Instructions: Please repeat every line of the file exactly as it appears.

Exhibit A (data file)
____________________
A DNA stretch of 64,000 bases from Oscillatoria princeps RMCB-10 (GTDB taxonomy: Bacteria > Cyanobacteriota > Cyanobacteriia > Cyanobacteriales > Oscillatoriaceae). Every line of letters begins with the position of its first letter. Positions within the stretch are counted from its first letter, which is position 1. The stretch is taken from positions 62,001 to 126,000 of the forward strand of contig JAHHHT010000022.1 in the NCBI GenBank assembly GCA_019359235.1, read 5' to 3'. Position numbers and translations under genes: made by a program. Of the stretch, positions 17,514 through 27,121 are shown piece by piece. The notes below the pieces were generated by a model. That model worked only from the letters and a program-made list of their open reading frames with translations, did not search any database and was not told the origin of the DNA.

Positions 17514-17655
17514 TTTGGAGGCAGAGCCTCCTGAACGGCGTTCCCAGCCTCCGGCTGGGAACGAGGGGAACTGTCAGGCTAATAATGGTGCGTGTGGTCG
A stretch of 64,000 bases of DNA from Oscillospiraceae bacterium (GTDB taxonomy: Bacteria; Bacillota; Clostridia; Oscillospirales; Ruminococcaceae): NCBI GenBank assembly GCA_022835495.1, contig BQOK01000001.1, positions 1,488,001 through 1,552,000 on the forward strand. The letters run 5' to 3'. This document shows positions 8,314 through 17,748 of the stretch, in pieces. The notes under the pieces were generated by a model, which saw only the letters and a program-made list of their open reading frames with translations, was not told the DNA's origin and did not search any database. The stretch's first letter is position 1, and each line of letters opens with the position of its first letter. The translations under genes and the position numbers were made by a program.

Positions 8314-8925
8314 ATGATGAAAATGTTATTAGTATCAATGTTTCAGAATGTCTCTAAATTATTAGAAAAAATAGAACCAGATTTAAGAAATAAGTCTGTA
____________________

A DNA stretch of 64,000 bases from Oscillatoria princeps RMCB-10 (GTDB taxonomy: Bacteria > Cyanobacteriota > Cyanobacteriia > Cyanobacteriales > Oscillatoriaceae). Every line of letters begins with the position of its first letter. Positions within the stretch are counted from its first letter, which is position 1. The stretch is taken from positions 62,001 to 126,000 of the forward strand of contig JAHHHT010000022.1 in the NCBI GenBank assembly GCA_019359235.1, read 5' to 3'. Position numbers and translations under genes: made by a program. Of the stretch, positions 17,514 through 27,121 are shown piece by piece. The notes below the pieces were generated by a model. That model worked only from the letters and a program-made list of their open reading frames with translations, did not search any database and was not told the origin of the DNA.

Positions 17514-17655
17514 TTTGGAGGCAGAGCCTCCTGAACGGCGTTCCCAGCCTCCGGCTGGGAACGAGGGGAACTGTCAGGCTAATAATGGTGCGTGTGGTCG
A stretch of 64,000 bases of DNA from Oscillospiraceae bacterium (GTDB taxonomy: Bacteria; Bacillota; Clostridia; Oscillospirales; Ruminococcaceae): NCBI GenBank assembly GCA_022835495.1, contig BQOK01000001.1, positions 1,488,001 through 1,552,000 on the forward strand. The letters run 5' to 3'. This document shows positions 8,314 through 17,748 of the stretch, in pieces. The notes under the pieces were generated by a model, which saw only the letters and a program-made list of their open reading frames with translations, was not told the DNA's origin and did not search any database. The stretch's first letter is position 1, and each line of letters opens with the position of its first letter. The translations under genes and the position numbers were made by a program.

Positions 8314-8925
8314 ATGATGAAAATGTTATTAGTATCAATGTTTCAGAATGTCTCTAAATTATTAGAAAAAATAGAACCAGATTTAAGAAATAAGTCTGTA